Federal judge blocks Indiana abortion ultrasound mandate
- Author: Sidney Guerrero Apr 07, 2017,
Apr 07, 2017, 2:23
This was especially burdensome for low-income women, for whom the costs of travel, childcare, and missed wages were simply too much.
U.S. District Judge Tanya Walton Pratt issued a preliminary injunction Friday because of a lawsuit by the ACLU previous year on behalf of Planned Parenthood of IN and Kentucky that took on Indiana's Department of Health and local officials, according to Reuters.
Eventually, after two-tie-breaking votes by Vice President Mike Pence, the Senate voted to repeal the regulation.
It will head to President Trump's desk, where he will likely sign it. Thirteen other states require in-person counseling days or hours before the abortion.
Title X, or the Title X Family Planning Program, is a Nixon-era program that provides federal family-planning grants to community health centers.
Betty Cockrum calls Friday's decision "an incredibly strong ruling" that protects IN women's constitutional right to an abortion. The law passed in IN would mean that poor working women would have to likely travel far distances, not once but twice, in order to obtain an abortion, something the constitution guarantees. In her ruling, Tanya cited a study of 15,000 women served by Planned Parenthood that found 99 percent of women proceeded with an abortion after not viewing an ultrasound, compared with 98.4 percent who DID view an ultrasound.
Both Planned Parenthood and the American Civil Liberties Union contested the mandate back in July, filing a legal challenge to the legislation they said placed "undue burden" on women.
According to the Susan B. Anthony List, "The proposal to redirect taxpayer funding from Planned Parenthood would result in a $422 million increase in federal funding for community health care centers", which now serve at least 24.3 million people.
Supporters of the mandate plan on urging Indiana Attorney General, Curtis Hill, to make an appeal.
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With its rule, the Obama administration aimed to emphasize that discrimination was not permissible, observers suggest.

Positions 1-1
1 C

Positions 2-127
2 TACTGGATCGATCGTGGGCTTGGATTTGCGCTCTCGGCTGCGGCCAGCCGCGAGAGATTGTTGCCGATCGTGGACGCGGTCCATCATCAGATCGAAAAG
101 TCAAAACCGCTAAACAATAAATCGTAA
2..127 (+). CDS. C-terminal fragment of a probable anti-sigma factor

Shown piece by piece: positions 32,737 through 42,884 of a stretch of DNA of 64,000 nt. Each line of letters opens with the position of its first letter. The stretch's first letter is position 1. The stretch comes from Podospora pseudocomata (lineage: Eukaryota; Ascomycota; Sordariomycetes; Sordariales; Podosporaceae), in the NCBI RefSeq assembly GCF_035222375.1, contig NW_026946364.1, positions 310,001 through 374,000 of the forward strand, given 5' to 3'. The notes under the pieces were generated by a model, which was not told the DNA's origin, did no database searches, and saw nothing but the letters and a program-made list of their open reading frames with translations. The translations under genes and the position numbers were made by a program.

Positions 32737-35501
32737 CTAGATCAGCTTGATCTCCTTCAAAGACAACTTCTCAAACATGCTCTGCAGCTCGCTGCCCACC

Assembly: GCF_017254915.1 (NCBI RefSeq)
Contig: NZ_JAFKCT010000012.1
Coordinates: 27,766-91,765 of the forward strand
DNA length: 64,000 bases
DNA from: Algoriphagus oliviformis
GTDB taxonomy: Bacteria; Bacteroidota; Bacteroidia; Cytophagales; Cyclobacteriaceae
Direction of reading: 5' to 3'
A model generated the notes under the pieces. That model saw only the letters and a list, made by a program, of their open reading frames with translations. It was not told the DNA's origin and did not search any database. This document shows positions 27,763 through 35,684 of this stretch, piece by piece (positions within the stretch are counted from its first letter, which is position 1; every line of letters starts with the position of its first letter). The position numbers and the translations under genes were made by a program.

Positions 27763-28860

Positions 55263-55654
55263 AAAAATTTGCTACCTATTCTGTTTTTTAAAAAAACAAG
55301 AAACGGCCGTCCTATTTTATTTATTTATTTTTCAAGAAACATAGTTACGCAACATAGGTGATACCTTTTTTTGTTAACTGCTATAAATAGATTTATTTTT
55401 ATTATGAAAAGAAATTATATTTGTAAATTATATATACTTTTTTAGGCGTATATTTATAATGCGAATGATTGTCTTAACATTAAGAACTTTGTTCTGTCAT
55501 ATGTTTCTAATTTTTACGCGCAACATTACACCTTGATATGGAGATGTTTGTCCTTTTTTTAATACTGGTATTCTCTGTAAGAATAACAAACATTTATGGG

But this ruling may signal a change in how courts approach those laws.
The first restriction requires a center that perform abortions to be licensed as an ambulatory surgical center.
Planned Parenthood receives no federal funding for abortion. But such an approach may end up depriving women of contraceptive care, some suggest. Planned Parenthood has services for women and men who are concerned about their health or who have questions they don't feel comfortable asking elsewhere.
States that attempt to exclude Planned Parenthood from the group of care providers that are eligible for federal Title X funding may face legal opposition.
But even if every state chose to withhold Title X funding from Planned Parenthood - which would never happen in abortion-friendly states like California, New York and others - Planned Parenthood would still receive some $400 million in Medicaid reimbursements.
If all Planned Parenthood received were donor dollars, they would have to split those dollars between those three functions like any other nonprofit.
Kamm might be surprised to learn that keeping youngsters in school and free from the need to consider abortion is of utmost concern to Planned Parenthood.
Though Hasstedt finds such responses "heartening", she sees the variation in state policies as somewhat troubling. He said that stripping funds to the clinics best-prepared to offer birth control services would "disproportionately hurt people in rural and underserved areas where these clinics are more often than not their primary source of health care".